the DOJ's Assistant Solicitor General that the Freedom of Information Act
should become a withholding rather than a disclosure statute; and the DOJ's
"war on leakers" which has surely had a chilling effect upon –to use
Holder's own words– "the sacred bond of trust which must always exists
between the government and those we are privileged to serve."
did, however, repeat claims from aDepartment of Justice press releaseposted
just after being awarded the Rosemary Award, boasting of a 94 percent FOIA
release rate and a 26 percent reduction in FOIA backlog. ANational Security
Archive analysisof the DOJ's release rate shows that the DOJ excluded nine of
the eleven reasons that the Department denied documents to requesters from its
count. These include denials based upon: fees (pricing requesters out);
referrals (passing the request off to another agency while the requester still
waits); "no records" (very frequently the result of inadequate
searches by DOJ employees); and requests "improper for other reasons"
(which ostensibly include the "can neither confirm nor deny" glomar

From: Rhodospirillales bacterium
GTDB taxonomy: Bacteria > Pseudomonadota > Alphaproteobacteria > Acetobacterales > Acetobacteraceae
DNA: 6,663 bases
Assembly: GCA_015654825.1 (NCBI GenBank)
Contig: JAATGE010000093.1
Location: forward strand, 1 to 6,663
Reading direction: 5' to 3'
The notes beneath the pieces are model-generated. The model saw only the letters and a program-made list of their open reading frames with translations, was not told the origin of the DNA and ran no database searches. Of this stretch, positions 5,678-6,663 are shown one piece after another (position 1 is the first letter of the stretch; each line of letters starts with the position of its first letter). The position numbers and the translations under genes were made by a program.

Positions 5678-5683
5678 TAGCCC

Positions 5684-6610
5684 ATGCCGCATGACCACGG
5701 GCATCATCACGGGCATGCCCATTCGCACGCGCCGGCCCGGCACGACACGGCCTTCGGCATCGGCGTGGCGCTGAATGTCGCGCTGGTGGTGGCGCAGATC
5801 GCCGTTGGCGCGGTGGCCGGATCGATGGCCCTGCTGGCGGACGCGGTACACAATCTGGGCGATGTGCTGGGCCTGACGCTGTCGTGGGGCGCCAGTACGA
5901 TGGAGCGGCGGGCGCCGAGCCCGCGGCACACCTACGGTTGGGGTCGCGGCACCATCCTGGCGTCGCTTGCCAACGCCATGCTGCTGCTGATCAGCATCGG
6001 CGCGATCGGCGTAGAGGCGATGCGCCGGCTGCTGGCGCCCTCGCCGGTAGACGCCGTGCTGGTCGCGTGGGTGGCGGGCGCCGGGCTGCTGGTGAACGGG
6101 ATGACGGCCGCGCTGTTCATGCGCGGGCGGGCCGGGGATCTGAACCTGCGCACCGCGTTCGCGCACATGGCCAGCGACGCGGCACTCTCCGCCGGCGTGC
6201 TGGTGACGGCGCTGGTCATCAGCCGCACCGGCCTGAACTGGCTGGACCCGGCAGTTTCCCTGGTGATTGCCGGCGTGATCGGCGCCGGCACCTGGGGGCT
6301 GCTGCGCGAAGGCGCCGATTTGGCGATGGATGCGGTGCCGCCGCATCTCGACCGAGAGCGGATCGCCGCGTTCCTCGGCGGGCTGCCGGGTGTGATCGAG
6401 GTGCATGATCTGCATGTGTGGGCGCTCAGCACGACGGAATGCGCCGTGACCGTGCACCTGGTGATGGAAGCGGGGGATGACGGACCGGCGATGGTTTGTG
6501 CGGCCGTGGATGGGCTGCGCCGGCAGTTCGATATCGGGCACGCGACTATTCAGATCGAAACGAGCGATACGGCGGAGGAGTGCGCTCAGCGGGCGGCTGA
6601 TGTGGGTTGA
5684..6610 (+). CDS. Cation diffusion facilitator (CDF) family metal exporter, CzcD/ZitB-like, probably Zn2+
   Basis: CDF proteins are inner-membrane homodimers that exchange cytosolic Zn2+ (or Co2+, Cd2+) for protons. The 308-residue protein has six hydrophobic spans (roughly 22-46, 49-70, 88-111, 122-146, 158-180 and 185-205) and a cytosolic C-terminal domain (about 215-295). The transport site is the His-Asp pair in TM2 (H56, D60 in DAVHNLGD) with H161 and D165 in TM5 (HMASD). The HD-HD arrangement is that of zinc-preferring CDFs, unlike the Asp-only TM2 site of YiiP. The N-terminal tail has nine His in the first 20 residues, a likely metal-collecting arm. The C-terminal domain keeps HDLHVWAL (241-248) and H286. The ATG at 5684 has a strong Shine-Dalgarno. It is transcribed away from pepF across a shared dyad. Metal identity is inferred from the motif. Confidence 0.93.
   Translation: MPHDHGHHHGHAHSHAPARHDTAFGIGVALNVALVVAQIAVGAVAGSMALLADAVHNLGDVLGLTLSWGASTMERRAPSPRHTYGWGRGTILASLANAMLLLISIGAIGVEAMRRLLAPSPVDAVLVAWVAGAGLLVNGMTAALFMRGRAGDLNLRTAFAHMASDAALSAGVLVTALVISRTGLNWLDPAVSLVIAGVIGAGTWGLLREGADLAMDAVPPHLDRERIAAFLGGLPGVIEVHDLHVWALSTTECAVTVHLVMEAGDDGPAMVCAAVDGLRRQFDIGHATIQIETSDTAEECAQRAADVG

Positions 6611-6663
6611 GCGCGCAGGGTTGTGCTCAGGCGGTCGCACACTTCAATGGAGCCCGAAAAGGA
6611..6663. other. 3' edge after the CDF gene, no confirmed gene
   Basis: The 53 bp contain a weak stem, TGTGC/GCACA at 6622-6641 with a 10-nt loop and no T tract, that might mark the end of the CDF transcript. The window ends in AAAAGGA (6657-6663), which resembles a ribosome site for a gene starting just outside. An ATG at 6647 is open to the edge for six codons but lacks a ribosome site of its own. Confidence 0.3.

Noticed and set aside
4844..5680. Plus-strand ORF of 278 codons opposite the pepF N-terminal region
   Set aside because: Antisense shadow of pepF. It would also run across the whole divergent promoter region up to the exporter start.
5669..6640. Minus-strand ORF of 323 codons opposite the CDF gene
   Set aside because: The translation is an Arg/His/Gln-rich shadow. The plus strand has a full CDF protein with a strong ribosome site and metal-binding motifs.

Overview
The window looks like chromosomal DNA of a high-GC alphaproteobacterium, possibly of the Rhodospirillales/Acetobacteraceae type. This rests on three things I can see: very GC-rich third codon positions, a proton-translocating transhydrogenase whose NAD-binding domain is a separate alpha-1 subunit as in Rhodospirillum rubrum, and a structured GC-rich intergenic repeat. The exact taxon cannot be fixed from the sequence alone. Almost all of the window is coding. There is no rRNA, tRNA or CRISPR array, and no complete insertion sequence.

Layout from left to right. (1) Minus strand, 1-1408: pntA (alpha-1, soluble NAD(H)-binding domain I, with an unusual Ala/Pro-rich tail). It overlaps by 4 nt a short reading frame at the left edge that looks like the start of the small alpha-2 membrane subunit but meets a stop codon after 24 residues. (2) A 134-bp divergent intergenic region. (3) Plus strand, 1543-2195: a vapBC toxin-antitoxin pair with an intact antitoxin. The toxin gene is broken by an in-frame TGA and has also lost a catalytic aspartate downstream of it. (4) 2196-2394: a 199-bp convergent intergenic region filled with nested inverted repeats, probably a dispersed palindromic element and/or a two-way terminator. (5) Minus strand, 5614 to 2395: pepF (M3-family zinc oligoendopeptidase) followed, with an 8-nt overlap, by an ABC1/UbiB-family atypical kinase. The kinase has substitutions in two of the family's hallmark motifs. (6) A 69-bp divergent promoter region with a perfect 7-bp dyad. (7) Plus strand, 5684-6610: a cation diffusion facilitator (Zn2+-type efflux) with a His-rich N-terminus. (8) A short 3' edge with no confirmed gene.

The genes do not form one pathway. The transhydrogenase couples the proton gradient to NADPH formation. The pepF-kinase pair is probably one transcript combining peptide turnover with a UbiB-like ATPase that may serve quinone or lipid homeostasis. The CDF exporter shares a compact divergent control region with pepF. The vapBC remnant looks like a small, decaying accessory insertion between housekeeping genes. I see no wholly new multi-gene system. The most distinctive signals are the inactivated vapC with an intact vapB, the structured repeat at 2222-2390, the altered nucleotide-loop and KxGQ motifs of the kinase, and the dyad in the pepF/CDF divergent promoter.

Holder did not mention was that when the full eleven reasons for denial are
factored in, the Department of Justice's "release rate" is a much
more believable 56.7 percent. Melanie Pustay, head of the DOJ Office of
Information Policy since 2007, also spoke. She boasted that Department of FOIA
officials are using "new and creative" methods to improve FOIA
output. Unfortunately, these methods appear to include "new and
creative" math that obfuscates the true number of documents released under
FOIA in an attempt to portray the Department of Justice in a better light. Josh
Gerstein recently reported in Politico that one other "new and
creative" method that the Federal Bureau of Investigation used to reduce
its backlog was to simply close some requests even though the requesters
"may not always have been notified."
The four other speakers at the event were: Carolyn Colvin, Deputy Commissioner at the Social Security Administration. Austin Schlick, General Counsel and Chief FOIA Officer at the FCC. Darren Ash, CIO and Chief FOIA Officer at the Nuclear Regulatory Commission. Robert Howarth, Deputy Director of Correspondence, Document Production and FOIA Management at the Department of Interior.